But time went on and we all got adjusted to it.  I think, in the end, his parents are rather happy with another grandchild because it’s probably their last grandchild from us.  (Right, Lord?)  And I think my mom was giddy with the thought that I would degenerate further into a harried mother of four (because I still found a little room to be prideful with three - despite the challenge that we named Ryder.)  And now . . . there was the possibility of a girl.  My mom really wanted me to have a girl. 
            I was going to be fine if it was another boy, which is what it probably would be in all likelihood.  But she really wanted me to have a girl because she had really wanted a girl after having five boys in a row.  In fact, when she was pregnant with the twins, her doctor assured her that at least one was a girl.  She had twin boys.  Her hospital roommate, who really wanted a son, had twin girls.  They both cried! 
            For Mother’s Day, my mom bought me a pot of pink flowers in a pink watering-can.  “Do you think I’m hoping it’s a girl?” she said. 
            My Grandma Mary was less subtle with her opinion.  “We’re all praying for a girl,” she said.  “We don’t care what you want.  We’re praying for a girl.”  God bless her!  Too funny!   
            A girl would be fun and a nice change of pace, but a boy would fit so nicely.  So either was fine with me.  But it’s amazing what kind of responses you get when you walk around with three boys and a huge belly. 
            “Oh, I bet you want a girl.”   
            “So?  Going for the girl, right?” 
            “One . . . two . . . three boys!  Maybe this will be your girl?” 
            By the end, I wanted to scream.  And since I am so stubborn - and I generally fight the mainstream - I started to think, No, I’ll show you all.  I actually really want a boy now.  You can’t tell me what I want.  I want a boy!  I want a boy just because you all think I have to want a girl.  Are you all happy now?  Look what you’ve done to me! 
            (Now, truth be told, I would love a girl.  Then I would never have to feel like I was missing out on anything: being the mother of the bride, seeing your daughter have kids, teaching your daughter to be a lady, and growing into female friends.  But I do adore my boys, and I have to say that my heart belongs to boys.  And it has always been really important to me that my kids have each other as friends.  So a boy would fit so well.  Either way, I knew I’d be fine.  There would always be daughters-in-law.)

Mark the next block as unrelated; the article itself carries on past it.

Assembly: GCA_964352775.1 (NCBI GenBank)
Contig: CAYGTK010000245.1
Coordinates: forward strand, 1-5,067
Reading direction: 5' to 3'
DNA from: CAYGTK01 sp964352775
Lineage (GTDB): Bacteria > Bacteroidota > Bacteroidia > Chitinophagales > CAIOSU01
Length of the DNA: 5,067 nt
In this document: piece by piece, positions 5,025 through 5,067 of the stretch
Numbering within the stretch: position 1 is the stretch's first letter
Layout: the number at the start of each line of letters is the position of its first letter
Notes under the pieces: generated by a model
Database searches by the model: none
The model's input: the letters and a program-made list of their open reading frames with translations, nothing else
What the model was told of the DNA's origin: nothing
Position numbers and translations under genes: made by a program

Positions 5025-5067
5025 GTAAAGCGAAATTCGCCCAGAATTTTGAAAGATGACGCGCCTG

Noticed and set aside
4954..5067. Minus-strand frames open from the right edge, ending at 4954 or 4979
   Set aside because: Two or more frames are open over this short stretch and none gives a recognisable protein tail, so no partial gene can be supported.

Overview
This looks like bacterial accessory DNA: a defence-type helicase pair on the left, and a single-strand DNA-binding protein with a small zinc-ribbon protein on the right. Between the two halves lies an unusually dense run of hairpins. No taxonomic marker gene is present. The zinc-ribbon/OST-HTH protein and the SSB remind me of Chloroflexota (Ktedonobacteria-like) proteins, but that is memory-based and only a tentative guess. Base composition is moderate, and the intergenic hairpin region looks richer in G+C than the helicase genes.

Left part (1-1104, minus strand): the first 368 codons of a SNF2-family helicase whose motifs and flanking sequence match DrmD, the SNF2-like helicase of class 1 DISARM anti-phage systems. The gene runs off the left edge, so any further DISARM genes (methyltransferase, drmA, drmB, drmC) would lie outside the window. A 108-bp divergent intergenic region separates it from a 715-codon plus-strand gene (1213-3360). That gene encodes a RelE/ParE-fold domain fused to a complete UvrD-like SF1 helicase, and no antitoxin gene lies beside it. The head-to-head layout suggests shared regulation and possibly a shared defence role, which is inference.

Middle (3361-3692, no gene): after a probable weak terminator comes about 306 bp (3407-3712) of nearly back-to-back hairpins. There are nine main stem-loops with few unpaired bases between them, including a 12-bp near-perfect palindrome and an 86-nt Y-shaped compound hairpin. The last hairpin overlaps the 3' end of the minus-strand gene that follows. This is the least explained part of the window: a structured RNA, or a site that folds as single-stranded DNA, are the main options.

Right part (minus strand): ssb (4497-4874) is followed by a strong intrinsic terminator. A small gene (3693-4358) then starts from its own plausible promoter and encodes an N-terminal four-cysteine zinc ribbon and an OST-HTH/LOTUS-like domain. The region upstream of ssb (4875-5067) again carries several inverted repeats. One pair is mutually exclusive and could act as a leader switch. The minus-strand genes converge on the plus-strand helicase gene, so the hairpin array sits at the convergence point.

Three weeks before I had my child, Jen called me to tell me that she had her baby.  “Oh, so what is it?” I asked.  (I knew she really wanted a girl and I wanted that for her.  I really did!  But I couldn’t help it.  Please, be a boy!  Please, be a boy!  Then I couldn’t be jealous if I had another boy, which is what the odds were.  Besides, our families fit so well together, having all boys around the same ages.  Why mess with it!)
            “It’s a boy!” she said.  I could hear the joy and the acceptance in her voice.  “I really am honored to be the mother of four sons,” she said.  And I knew she meant it.  I was happy for her, for what she had, and sympathetic for what she missed out on.  And then I could almost hear her start three weeks of subconscious praying for me, Let it be a boy!  Let it be a boy!
            Our little baby kept us waiting until the due date.  By this time, I had two successful homebirths and knew what to expect.  (Although the doctor barely made it in time for the last one.  He’d arrived only fifteen minutes before the baby did.  I had actually told Jason to go wash his hands because I thought for sure that he’d be playing catcher.  His eyes were frozen open in fright.  So that was a little scary.) 
            In fact, it was so pleasant and uncomplicated that the nurses and I joked upstairs in the bedroom all through the labor and we sent our older two boys off to a play-date.  (I think the father that picked them up was a little horrified and disgusted to realize that I was in labor right at that time, right in front of him.)  It was really relaxing as far as labors go. 
            It was so relaxed that just moments before the baby arrived, I began to smell something a little odd.  It smelled like coconut.  Why would I be smelling coconut right now?  
            Well, the doctor called Jason to come upstairs because it was “showtime.”  And as he took his place behind me, I asked him, “What are you doing down there?”
            “Oh, I decided to try making homemade fries for the first time and I used the coconut oil to fry them,” he replied, rather nonchalantly. 
            Excuse me!  But I am deep into labor, moments from delivering your baby, and you are downstairs chopping and frying potatoes to make homemade fries for the first time!  Seriously!  
            Oh yeah, we were experienced parents by that time!
            And it was another successful homebirth (Thank You, Lord!).  Sixteen hours of labor (I never did have one shorter than fifteen-and-a-half hours) and one batch of coconut fries later, and a healthy, screaming baby entered the world.  Our little Jackson.  Our fourth son!